The government has published a series of 106 technical notices setting out information that allows businesses to understand what they would need to do in a no deal scenario so they can make informed plans and mitigate risk.

If there’s a no deal

The UK will continue to have a VAT system after it leaves the EU. The VAT rules relating to UK domestic transactions will continue to apply to businesses as they do now. If the UK leaves the EU without a deal, the government’s aim will be to keep VAT procedures as close as possible to what they are now. This will provide continuity and certainty for businesses. However, if the UK leaves the EU with no agreement, then there will be some specific changes to the VAT rules and procedures that apply to transactions between the UK and EU member states.

Accounting for import VAT on goods imported into the UK

If the UK leaves the EU without an agreement, the government will introduce postponed accounting for import VAT on goods brought into the UK. This means that UK VAT registered businesses importing goods to the UK will be able to account for import VAT on their VAT return, rather than paying import VAT on or soon after the time that the goods arrive at the UK border. This will apply both to imports from the EU and non-EU countries.

For more information visit the government website

Last week IATA released their May 2019 Air Freight Analysis report, stating in seasonal adjusted terms the level of freight tonne kilometres (FTK’s) ticked up modestly for the third consecutive month, suggesting we may be past the low point of this cycle, although the recovery remains tentative at this stage.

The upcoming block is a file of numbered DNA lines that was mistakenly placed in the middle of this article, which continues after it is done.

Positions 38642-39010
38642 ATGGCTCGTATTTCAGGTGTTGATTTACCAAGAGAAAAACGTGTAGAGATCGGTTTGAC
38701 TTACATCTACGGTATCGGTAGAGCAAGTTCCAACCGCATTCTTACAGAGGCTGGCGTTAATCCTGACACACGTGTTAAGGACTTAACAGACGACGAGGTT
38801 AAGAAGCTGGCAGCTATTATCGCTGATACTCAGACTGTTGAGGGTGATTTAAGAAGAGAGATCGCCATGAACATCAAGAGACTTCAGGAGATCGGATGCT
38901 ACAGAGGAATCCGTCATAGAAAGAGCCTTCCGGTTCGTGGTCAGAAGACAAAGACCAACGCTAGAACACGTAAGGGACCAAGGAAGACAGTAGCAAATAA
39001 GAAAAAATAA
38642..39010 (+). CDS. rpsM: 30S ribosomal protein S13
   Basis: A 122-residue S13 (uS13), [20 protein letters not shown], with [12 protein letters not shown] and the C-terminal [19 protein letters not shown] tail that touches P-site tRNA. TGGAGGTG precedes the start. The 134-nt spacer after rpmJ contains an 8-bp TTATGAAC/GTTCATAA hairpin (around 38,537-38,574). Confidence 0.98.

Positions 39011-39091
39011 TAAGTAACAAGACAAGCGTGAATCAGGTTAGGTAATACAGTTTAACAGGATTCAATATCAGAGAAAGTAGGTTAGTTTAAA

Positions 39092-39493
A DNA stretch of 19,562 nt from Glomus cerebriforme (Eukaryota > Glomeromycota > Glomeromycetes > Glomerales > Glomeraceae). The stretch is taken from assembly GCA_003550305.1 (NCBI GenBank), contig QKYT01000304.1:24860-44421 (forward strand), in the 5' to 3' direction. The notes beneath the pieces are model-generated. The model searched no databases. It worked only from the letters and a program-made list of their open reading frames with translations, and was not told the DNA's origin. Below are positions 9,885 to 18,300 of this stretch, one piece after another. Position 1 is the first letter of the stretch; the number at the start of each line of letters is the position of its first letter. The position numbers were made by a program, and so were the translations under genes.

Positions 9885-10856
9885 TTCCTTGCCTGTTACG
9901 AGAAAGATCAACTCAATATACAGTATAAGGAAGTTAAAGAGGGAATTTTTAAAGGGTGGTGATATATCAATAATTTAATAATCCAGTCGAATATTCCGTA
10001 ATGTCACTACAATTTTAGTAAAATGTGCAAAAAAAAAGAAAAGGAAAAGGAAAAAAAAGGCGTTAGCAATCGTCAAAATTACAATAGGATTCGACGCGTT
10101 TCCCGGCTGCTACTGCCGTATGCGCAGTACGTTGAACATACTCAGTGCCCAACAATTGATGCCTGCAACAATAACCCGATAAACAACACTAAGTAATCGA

The weakness in freight volumes compared with a year ago remains broad-based. As was the case in April, Africa and Latin America contributed positively to industry-wide- on-year- FTK growth result.

From the recent G20 talks it appears that US-China trade relations have thawed somewhat and negotiations will recommence shortly.

This follows the end-June announcement of President Trump cancelling the planned 25% tariff on an additional $300bn worth of Chinese goods.

Airlines have responded to the period of weakness in freight demand partly through reducing capacity in the market. Growth in available freight tonne kilometres (AFTK’s) slowed to just 1.3% in May 2019 compared to May 2018.

While this represents a relatively modest increase, the growth of supply is still around 5 percent points higher than that of demand growth. Consequently, the industry-wide freight load factor maintained the downward trend seen in the last 13 months, and is currently a substantial 2.3% points below its level a year ago.

Asia Pacific & Middle East

Amidst the implementation of a new round of tariffs on US-China trade in mid-May, international FTK’s flown by airlines based in Asia Pacific fell by around 7% year-on-year in May, after a revised 11% decrease in April.

The effect of the US-China trade war has clearly had an impact on the regional growth in Asia Pacific. This is despite evidence suggesting that production lines had shifted within the region to try to counter the adverse effects of the rising trade tensions between China and the US.

North America

North America has seen the weakest outcome since early 2016, with international freight volumes deteriorate by 3.2% year-on-year.

Latin America

After three consecutive months of international freight growth, Latin America returned to negative year-on-year growth in May. International FTK’s are currently 0.5% below their level of May 2018.

Europe

International FTK’s for the European carrier are currently unchanged from their year –ago level. This represents a substantial improvement from an annual decline of 6.7% last month.

Africa

Airlines in the smaller Africa international market posted a swift 8.3% growth compared to the same period last year, making Africa the strongest performer on that measure for the 3rd consecutive month.